Na,K-ATPase plays a critical role in energy metabolism and ion fluxes. Its loss was investigated in the G93A mouse model of amyotrophic lateral sclerosis (ALS) in which the mutation of Cu/Zn superoxide dismutase (SOD1) is thought to lead to aberrant oxidative damage. Observed losses in spinal cord Na,K-ATPase activity exceeded all expectations. All three catalytic subunit isoforms (α1, α2, α3) were reduced, and the global α subunit loss affected not just neurons, glia, and myelinated axon tracts but even ependymal and pial membranes. Decreases in Na,K-ATPase activity were greater than losses of protein, and there were losses of Na,K-ATPase α, but not β, subunits. Together, these observations are consistent with selective degradation of the α subunit after damage. Overexpression of normal SOD1 does not cause ALS-like symptoms, but it has other known pathological effects. In transgenic mice overexpressed normal human SOD1 had a smaller but still considerable effect on Na,K-ATPase. Furthermore, the nitric oxide-mediated regulatory pathway for Na,K-ATPase inhibition was undetectable in spinal cord tissue slices from mice overexpressing either mutant or normal human SOD1. Na,K-ATPase activity did not respond to nitric oxide donors, and the free radical-dependent step of the pathway could not be bypassed by the addition of the downstream protein kinase G activator, 8-Br-cGMP. The data demonstrate that Na,K-ATPase is vulnerable to aberrant SOD1 activity, making it a potential contributing factor in disease pathology. Moreover, the global cellular distribution of Na,K-ATPase loss indicates that SOD1 overexpression is far-reaching in its pathological effects.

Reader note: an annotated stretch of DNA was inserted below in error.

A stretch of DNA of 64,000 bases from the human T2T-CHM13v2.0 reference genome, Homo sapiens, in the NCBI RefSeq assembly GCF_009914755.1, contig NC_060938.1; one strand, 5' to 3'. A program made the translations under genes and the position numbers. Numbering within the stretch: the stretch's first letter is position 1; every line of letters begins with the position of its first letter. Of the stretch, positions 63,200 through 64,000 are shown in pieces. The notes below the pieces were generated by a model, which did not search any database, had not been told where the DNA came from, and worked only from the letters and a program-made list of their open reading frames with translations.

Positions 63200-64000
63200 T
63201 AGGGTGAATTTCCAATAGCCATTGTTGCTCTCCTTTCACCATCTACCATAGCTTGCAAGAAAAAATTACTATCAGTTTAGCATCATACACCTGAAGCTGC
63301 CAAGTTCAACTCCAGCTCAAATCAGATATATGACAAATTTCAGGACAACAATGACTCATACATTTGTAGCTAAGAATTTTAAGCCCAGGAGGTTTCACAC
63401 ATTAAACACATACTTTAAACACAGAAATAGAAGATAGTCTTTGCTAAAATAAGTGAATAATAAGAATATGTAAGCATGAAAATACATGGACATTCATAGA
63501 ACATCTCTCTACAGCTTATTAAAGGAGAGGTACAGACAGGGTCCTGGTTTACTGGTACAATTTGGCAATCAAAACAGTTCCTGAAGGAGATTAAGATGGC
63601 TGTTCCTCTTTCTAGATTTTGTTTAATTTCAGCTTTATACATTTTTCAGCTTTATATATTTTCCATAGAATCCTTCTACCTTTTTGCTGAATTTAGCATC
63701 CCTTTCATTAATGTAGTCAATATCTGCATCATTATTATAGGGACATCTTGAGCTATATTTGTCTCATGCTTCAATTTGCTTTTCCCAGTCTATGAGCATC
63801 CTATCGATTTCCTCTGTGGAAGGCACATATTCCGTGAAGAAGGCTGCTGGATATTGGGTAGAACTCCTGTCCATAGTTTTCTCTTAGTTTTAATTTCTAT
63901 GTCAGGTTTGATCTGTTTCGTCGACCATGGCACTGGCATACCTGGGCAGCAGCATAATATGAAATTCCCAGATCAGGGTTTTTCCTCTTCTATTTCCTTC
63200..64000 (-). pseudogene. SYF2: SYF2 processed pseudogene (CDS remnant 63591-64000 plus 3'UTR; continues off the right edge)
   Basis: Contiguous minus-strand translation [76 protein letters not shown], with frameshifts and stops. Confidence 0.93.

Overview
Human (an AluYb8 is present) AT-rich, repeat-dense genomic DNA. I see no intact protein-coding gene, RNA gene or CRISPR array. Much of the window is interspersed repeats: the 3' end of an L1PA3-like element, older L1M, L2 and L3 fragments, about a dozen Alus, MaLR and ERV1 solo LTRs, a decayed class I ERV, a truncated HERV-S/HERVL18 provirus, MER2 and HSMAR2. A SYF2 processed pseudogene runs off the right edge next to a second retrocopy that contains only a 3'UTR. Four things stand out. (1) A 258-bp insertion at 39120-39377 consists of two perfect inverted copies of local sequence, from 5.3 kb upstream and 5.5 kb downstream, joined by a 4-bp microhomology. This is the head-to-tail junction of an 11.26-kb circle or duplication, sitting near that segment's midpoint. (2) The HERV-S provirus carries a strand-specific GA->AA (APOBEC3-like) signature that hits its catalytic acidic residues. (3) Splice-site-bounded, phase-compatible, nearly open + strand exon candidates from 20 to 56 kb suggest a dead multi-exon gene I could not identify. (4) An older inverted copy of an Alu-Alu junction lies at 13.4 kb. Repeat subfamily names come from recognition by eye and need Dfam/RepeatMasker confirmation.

|Number of pages||9|
|Journal||Journal of Neuroscience|
|State||Published - 1 Jan 2003|
- Amyotrophic lateral sclerosis
- Nitric oxide
- Spinal cord